[1] Although the Court needs additional information before proceeding to consider the substantive issues in this case, it is not convinced that plaintiff has stated a viable claim. First, it appears that claims for money damages, including punitive damages, against the State of Georgia, or its agencies, are precluded by the Eleventh Amendment and the State's sovereign immunity. See, e.g., Charles Alan Wright, Arthur R. Miller, et al., 13 Fed. Prac. & Proc. Juris § 3524 (3d ed. 2017) (since 1890 federal courts have recognized that states are not subject to suit in federal court for damages). Injunctive relief may be available under the exception recognized in Ex parte Young. See, e.g., 209 U.S. 123 (1908); Rosie D. ex rel. John D. v. Swift, 310 F.3d 230, 237-38 (1st Cir. 2002) (holding “that the Eleventh Amendment does not prevent Medicaid beneficiaries from seeking prospective injunctive relief against state officials in a federal court.”). Despite the existence of the exception, it is not clear that Johnson's pleading is sufficient to establish its application. See, e.g., Seminole Tribe of Fla. v. Florida Dept. of Revenue, 750 F.3d 1238, 1243-44 (11th Cir. 2014) (explaining that plaintiff could not avoid Eleventh Amendment / sovereign immunity-based defense by characterizing a suit to recover money damages as a suit for injunctive relief); Summit Medical Assocs, P.C. v. Pryor, 180 F.3d 1326, 1337 (11th Cir. 1999) (noting limitations of Ex parte Young exception). Despite those substantive concerns, the questions concerning Johnson's IFP request must be resolved first.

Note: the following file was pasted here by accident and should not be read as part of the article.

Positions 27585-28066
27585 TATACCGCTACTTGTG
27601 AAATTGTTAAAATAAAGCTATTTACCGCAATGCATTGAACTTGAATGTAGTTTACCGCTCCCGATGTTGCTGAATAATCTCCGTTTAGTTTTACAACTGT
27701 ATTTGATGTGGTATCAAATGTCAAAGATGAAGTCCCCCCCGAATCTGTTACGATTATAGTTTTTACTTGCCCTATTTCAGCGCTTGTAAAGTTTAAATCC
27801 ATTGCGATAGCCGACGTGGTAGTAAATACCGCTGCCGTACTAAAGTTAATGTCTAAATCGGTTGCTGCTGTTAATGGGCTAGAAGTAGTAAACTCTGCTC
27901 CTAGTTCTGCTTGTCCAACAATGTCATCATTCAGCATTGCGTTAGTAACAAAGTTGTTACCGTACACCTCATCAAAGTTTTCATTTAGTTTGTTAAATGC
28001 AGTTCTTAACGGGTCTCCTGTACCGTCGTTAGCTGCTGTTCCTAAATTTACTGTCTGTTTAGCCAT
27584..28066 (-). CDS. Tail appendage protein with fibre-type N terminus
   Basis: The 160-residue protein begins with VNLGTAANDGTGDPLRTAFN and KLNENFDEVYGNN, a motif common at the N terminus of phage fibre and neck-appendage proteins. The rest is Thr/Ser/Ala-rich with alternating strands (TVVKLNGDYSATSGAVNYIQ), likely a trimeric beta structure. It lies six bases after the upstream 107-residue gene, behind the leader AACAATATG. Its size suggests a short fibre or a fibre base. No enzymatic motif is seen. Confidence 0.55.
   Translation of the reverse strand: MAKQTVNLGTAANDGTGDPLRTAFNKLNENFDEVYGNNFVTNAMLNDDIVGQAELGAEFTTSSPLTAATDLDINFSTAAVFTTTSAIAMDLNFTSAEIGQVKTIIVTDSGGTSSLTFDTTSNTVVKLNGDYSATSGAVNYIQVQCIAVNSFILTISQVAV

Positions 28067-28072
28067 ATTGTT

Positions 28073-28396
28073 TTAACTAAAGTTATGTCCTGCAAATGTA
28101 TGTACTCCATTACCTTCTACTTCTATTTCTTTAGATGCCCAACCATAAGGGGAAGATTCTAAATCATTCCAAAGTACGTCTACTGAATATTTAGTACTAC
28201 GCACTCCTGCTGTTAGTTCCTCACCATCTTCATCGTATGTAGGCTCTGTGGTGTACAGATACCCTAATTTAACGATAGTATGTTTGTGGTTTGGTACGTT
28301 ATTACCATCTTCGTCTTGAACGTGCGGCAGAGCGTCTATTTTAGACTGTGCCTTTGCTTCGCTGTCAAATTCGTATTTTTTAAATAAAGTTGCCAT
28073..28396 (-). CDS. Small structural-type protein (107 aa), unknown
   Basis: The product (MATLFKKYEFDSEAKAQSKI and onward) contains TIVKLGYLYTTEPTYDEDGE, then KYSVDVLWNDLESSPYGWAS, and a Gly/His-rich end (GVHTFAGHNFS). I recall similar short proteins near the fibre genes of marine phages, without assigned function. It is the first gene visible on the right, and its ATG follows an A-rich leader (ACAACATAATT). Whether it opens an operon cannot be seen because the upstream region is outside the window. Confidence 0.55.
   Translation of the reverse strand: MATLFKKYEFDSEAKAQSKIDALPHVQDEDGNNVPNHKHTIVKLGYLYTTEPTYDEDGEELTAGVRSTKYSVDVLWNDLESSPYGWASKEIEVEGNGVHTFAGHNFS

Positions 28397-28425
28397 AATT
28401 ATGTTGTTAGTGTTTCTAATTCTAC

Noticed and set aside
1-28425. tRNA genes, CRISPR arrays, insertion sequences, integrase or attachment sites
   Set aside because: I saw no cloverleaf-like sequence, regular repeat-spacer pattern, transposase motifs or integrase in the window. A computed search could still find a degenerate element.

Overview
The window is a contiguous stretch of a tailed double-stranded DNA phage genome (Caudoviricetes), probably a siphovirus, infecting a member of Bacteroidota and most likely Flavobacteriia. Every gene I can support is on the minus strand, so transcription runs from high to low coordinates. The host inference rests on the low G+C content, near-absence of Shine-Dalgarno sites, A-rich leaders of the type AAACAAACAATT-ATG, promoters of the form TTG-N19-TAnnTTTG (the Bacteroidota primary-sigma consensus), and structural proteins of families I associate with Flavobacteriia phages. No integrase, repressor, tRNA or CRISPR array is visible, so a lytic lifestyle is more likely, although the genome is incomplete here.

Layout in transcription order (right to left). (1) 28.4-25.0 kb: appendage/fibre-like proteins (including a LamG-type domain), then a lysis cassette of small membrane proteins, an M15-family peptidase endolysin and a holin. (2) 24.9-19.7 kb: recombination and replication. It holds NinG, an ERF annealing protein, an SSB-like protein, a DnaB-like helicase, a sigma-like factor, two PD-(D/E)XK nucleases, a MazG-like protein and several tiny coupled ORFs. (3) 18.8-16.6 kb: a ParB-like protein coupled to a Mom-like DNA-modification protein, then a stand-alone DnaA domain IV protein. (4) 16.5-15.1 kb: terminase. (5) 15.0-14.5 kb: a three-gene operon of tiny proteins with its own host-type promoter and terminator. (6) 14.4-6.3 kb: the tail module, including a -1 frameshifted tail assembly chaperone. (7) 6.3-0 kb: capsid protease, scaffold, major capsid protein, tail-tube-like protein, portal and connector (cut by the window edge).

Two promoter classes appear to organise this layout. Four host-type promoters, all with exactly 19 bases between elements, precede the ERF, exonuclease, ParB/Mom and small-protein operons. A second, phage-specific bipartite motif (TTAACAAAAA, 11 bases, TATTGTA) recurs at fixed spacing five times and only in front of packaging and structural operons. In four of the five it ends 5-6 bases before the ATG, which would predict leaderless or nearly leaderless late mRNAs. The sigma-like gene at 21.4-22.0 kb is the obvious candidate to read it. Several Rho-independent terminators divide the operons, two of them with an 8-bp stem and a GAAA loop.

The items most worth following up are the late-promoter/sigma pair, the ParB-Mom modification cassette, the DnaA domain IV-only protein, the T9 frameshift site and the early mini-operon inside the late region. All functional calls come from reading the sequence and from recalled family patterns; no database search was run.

[2] If the statement of impairment is intended, not just to notify the Court that she intends to informally help her son, but to plead his legal incompetence, a different issue is presented. If Johnson's mother contends that he is not competent to control the conduct of this case, she should so notify the Court. Such notice, or other indication that Johnson is not competent, triggers the Court's responsibility and authority under Fed.R.Civ.P. 17(c). Cf. Berrios v. New York City Housing Auth., 564 F.3d 130, 135 (2d Cir. 2009) (“Where the owner of a claim is a minor or incompetent person, therefore, unless that claimant is properly represented by a guardian ad litem, next friend, or other suitable fiduciary, and that ...